Addicted to Sharp Objects? You need to watch Annihilation

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The best show of the summer and the sci-fi drama are explorations of women’s pain — pain that manifests itself in self-harm and is projected onto others.

Played by Amy Adams, Sharp Objects‘ Camille Preaker is one of those characters, like Meredith Grey before her, who just cannot catch a break. Her younger sister died when she was a young teen, and she and her mother can’t stand each other. She’s a rape survivor, a cutter who has carved words into almost every inch of her body, an alcoholic and her roommate in rehab killed herself. When there are good things in her life, Camille can’t help but blow them up.

That’s an immense amount of pain for one person to inhabit, yet Sharp Objects never feels exploitative or as if it’s reveling in the characters’ misery. On the contrary, the HBO miniseries is a deft portrayal of the ways women, specifically women living with trauma and psychological wounds, express their pain. It’s reminiscent of Annihilation in that way.

That sci-fi drama sees an all-women expedition crew, led by Natalie Portman’s Lena, exploring the mysterious, possibly extraterrestrial-invaded area called the Shimmer. No other crew has completed the task before, and the only person to return from the Shimmer is Lena’s husband, who came back very ill. So, Lena and her crew are basically going on, to use their words, a suicide mission — and none of them seem particularly concerned about that.

Episode 4, debut 7/29/18: Amy Adams. Photo: Anne Marie Fox/HBO

They’re barreling through, just like Camille and the other women of Sharp Objects.

The ladies of Sharp Objects and Annihilation don’t talk much about their pain, but they obviously feel it, intensely. The only way they’re allowed to deal with it is by hurting themselves, or by lashing out at the people they love.

Camille literally takes her rage and sorrow out on herself by cutting. She suppresses the urge to self-mutilate by drinking vodka from a water bottle throughout the day. When things start to look up, as they do when she begins seeing a fairly decent guy, she self-destructs by sleeping with someone else — the 18-year-old prime suspect of the murders she’s reporting on.

Not that Camille learned this behavior on her own. She grew up in a small town where all the well-to-do women drink their problems and deflect their own hurt by gossiping about everyone, anyone else.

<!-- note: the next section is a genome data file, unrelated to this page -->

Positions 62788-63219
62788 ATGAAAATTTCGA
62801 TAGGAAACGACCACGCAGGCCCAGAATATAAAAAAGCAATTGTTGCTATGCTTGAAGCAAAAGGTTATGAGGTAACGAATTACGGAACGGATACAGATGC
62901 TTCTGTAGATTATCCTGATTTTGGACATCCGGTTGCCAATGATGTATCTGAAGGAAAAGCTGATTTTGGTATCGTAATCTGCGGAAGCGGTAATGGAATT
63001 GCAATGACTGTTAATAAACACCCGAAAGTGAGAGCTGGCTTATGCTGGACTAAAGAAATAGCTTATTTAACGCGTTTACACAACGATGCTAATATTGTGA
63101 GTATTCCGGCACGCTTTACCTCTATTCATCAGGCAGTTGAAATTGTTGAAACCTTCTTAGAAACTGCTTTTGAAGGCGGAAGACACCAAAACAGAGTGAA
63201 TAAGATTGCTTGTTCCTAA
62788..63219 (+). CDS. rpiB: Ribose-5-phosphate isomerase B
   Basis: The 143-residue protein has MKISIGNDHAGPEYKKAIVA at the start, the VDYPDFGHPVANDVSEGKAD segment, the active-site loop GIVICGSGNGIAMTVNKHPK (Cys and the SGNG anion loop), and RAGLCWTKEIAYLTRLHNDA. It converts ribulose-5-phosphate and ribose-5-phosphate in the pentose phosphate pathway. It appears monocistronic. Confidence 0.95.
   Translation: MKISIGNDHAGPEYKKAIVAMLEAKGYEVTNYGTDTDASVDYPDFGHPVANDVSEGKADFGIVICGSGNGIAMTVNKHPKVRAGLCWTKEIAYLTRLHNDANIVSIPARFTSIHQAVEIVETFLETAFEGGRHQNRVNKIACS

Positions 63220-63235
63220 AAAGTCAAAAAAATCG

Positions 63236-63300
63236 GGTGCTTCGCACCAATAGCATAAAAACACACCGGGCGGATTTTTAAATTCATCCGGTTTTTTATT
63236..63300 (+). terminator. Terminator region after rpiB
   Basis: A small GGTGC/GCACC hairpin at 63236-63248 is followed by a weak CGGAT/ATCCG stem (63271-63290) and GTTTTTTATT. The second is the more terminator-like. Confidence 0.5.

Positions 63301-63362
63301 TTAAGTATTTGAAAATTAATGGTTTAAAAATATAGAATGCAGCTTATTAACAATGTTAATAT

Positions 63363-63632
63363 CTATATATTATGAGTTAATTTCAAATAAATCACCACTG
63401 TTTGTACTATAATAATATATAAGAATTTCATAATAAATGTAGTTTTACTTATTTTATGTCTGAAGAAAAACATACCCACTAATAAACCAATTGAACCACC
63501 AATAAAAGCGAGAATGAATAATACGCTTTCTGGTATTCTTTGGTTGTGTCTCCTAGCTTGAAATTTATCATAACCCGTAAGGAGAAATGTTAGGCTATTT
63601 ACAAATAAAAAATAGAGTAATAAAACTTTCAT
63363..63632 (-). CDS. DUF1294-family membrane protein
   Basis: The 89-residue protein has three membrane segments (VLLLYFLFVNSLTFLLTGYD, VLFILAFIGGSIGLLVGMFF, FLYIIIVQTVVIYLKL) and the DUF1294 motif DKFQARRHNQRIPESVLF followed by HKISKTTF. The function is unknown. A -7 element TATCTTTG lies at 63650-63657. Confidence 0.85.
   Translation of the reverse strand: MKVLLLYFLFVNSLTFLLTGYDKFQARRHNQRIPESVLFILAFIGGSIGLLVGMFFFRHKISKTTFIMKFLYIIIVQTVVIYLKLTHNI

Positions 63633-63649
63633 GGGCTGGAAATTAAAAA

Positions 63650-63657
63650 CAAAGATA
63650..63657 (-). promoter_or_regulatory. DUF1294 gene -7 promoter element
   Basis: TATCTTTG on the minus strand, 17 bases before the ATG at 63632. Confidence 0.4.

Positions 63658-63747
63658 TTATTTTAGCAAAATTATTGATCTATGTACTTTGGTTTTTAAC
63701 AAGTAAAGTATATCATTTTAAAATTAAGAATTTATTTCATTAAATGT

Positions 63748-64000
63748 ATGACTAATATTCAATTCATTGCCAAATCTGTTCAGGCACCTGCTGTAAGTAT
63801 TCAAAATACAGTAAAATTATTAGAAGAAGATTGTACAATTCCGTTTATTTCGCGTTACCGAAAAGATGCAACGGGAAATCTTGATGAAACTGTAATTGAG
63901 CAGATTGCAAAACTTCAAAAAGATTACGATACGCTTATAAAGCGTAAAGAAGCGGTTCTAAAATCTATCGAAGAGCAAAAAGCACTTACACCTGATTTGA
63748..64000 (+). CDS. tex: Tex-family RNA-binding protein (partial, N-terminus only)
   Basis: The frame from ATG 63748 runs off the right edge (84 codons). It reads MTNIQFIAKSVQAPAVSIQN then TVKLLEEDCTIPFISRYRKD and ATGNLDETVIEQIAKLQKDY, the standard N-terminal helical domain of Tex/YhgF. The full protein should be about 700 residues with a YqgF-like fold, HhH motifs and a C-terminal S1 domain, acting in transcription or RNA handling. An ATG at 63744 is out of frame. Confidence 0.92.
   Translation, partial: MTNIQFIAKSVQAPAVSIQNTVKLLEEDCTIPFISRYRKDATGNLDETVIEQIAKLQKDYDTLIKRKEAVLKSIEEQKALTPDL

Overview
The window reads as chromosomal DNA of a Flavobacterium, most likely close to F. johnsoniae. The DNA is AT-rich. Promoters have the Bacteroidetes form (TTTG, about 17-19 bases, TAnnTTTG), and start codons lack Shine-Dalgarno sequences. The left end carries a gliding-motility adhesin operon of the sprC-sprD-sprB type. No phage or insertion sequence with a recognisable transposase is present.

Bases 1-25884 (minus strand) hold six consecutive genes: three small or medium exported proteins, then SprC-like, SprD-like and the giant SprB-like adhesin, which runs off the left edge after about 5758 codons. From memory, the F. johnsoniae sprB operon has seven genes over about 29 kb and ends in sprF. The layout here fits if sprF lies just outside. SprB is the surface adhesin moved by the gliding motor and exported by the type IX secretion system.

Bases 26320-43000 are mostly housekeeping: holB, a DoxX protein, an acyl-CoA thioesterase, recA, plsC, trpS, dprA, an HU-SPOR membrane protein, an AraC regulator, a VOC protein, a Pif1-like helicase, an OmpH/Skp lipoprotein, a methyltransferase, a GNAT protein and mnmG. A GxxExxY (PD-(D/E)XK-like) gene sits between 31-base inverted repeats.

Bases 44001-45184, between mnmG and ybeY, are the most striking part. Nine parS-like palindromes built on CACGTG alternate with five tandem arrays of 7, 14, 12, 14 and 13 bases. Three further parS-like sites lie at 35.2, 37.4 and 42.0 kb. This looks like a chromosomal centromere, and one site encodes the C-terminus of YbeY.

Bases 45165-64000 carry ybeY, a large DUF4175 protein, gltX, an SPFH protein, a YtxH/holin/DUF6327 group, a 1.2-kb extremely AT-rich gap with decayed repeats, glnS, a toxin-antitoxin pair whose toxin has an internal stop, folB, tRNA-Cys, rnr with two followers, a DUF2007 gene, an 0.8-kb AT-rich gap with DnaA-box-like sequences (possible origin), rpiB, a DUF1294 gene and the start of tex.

And then there’s her mother, Adora (Patricia Clarkson), whose behavioral disorder and fear of being ignored cause her to poison her own children. She had a difficult, abusive mother of her own; perhaps she thinks harming her daughters and other vulnerable young women is the only way anyone will notice her long-simmering mental anguish. People will pity her misfortune and she’ll trick herself into believing her pain has been acknowledged.

Lena and Co. cope with their own distress in similar ways. Each of them, like Camille, has an uncontrollable need to self-destruct. Lena cheats on her husband, even though she loves him and vice versa, and hates herself for it. Anya (Gina Rodriguez) is a recovering addict; Josie (Tessa Thompson) cuts herself in order to feel something; and Cass (Tuva Novotny) is a bereaved mother who’s decided she has nothing left to lose.

The most self-destructive of them all is Dr. Ventress (Jennifer Jason Leigh), who, unbeknownst to the rest of the crew, has terminal cancer. She has no intention of returning from the Shimmer, which she fails to mention to Lena and her fellow crew members. In fact, Ventress recalls Adora in that her desperation is so great, she’s willing to hurt others, or lead them into fatal situations, just for the possibility of catharsis. A part of her believes that is her right — she’s doomed, so why not them, too?

While both Sharp Objects and Annihilation feature an overall mystery or question that may or may not be solved, they’re actually about long-term depression and mental illness. Both stories’ women characters are haunted by something they’ve survived, witnessed or done, and how they’ve learned to endure it.

This usually involves talking around the source of their pain, if they talk about it at all. You’ll notice throughout both the series and the film that the women rarely speak directly about what ails them. They’ll vaguely reference it, or mention it briefly without elaboration, but there is no in-depth conversation. Talking through one’s problems usually makes things better, but for Camille, Adora, Lena and the rest, there is no “better.” Instead, the characters are convinced the pain has implanted itself into their DNA, permanent as the Shimmer working its way into the explorers’ biology in Annihilation.

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Yes, it’s pretty dark stuff, but it’s gripping, too. And there’s apparently a demand for it, if the internet chatter surrounding Sharp Objects is any indication. If you’re one of the series’ many fans, then Annihilation should be next on your watchlist.

Wind Gap might be a far cry from the Shimmer, but both are inhabited by women with literal and figurative scars, women who have limited options in terms of expressing their pain. Once Camille’s story has been wrapped up, trust me, you’ll need something to take Sharp Objects’ place. Annihilation is just the film to do so.

Sharp Objects’ finale airs tonight, August 26, on HBO. Annihilation is available to rent or purchase on Amazon, iTunes and other platforms.